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Cross product

  1. Dec 26, 2006 #1
    I didn't use the template, because I am not having difficulties with a problem.

    I am just starting to study rotational motion and there it appears the cross-product. I don't like to memorize formulae that I don't understand it's meaning.

    Why is [tex]\vec a \times \vec b}[/tex] defined mathematically the way it is. Is there some trick to memorize?

    Thanks in advance.
     
  2. jcsd
  3. Dec 26, 2006 #2

    Hurkyl

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    It's defined that way because it's useful.


    If it helps, cross products are almost just like ordinary multiplication: if we write the standard basis vectors as i, j, and k, then all you need to know to compute a cross product is that

    [tex]\begin{equation*}\begin{split}
    i \times i = j \times j = k \times k = 0 \\
    i \times j = k \\
    j \times k = i \\
    k \times i = j \\
    j \times i = -k \\
    k \times j = -i \\
    i \times k = -j
    \end{split}\end{equation*}[/tex]

    (which is pretty easy to memorize), and that you can apply the distributive rule. (but not the associative rule, or the commutative rule!!!)

    One geometric meaning to a cross products relates to perpendicularity -- you can already see that in the above identities. Another geometric meaning to the cross product of v and w is the "area" of the parallelogram with sides v and w, represented as a vector perpendicular to both v and w.
     
  4. Dec 26, 2006 #3
    Arg, I remember asking this question a while ago. It is NOT "defined that way because it's useful".....grrrrr. There is a GEOMETRICAL PROOF for why it works.

    Here, I found it. Ta- DAAA:

    http://www.math.oregonstate.edu/bridge/papers/dot+cross.pdf

    Enjoy.
     
    Last edited: Dec 26, 2006
  5. Dec 26, 2006 #4
    Thank you both for your help. It is much more clear now for me. :)
     
  6. Dec 26, 2006 #5
    What can you tell me about this unit vector [itex]\vec e_\theta[/itex]? Sorry, for the double post.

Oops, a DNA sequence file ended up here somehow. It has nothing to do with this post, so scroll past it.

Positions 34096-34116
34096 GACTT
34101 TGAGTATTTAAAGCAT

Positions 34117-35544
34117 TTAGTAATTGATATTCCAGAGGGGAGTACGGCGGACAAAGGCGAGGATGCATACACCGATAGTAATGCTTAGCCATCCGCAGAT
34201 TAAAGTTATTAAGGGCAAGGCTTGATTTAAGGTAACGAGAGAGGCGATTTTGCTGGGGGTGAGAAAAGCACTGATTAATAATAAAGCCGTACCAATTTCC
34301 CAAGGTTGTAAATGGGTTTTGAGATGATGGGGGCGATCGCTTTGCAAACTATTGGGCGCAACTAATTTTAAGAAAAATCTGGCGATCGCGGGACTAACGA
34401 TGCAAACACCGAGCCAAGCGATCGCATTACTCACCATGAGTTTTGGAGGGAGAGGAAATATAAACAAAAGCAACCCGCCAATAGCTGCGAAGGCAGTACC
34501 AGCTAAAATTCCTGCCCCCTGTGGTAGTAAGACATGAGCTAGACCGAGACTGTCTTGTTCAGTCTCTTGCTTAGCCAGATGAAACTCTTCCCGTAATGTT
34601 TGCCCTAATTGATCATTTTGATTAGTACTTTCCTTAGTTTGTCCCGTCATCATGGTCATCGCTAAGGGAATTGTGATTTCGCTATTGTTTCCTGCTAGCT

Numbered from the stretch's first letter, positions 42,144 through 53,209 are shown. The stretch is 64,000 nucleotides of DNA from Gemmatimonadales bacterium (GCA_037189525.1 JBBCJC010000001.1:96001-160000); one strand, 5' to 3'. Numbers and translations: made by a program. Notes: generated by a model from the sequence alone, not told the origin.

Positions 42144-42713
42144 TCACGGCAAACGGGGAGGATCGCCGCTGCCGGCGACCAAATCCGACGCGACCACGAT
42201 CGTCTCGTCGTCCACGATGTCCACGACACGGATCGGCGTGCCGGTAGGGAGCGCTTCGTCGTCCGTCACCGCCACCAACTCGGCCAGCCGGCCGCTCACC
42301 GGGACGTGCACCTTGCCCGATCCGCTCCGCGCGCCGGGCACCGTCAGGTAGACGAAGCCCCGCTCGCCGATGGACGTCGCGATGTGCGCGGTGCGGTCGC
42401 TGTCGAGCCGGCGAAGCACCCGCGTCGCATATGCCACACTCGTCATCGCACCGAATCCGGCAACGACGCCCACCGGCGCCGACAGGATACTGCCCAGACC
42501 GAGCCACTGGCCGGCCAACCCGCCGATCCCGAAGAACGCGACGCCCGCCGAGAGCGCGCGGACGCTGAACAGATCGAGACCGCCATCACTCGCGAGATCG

7. Dec 26, 2006 #6

    cristo

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    Check out : http://mathworld.wolfram.com/SphericalCoordinates.html There's a good pic here, and the equations for the unit vectors. Note that [tex]
    \bold{e_\theta} \equiv \bold{\hat{\theta}} [/tex].
     
  8. Dec 26, 2006 #7
    Why is the direction of [tex]
    \bold{\hat{\theta}} [/tex] that one?
     
  9. Dec 26, 2006 #8

    cristo

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    Since [itex]\theta[/itex] is the azimuthal angle, then [itex]\bold{\hat{\theta}}[/itex] is the unit vector in the azimuthal direction. You can think of it in the same way as, say, [itex]\bold{\hat{x}}[/itex] is the unit vector in the direction of the x axis, then [itex]\bold{\hat{\theta}}[/itex] is the unit vector in the direction of the azimuthal "axis." Since [itex]\theta[/itex] is the azimuthal angle, the unit vector is thus the tangent vector in the direction of the azimuthal angle.
     
  10. Dec 26, 2006 #9
    Thank you cristo! I can see it now.

    Is your username some reference of The Count of Monte Cristo by Alexandre Dumas ?
     
  11. Dec 26, 2006 #10

    cristo

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    You're welcome. Haha, no my username is my nickname, derived from my surname. I prefer your version though- sounds more sophisticated!
     
  12. Dec 26, 2006 #11
    What is all this talk of memorization? Just use the right hand rule and determinants. Cross-products involve no memorization.
     
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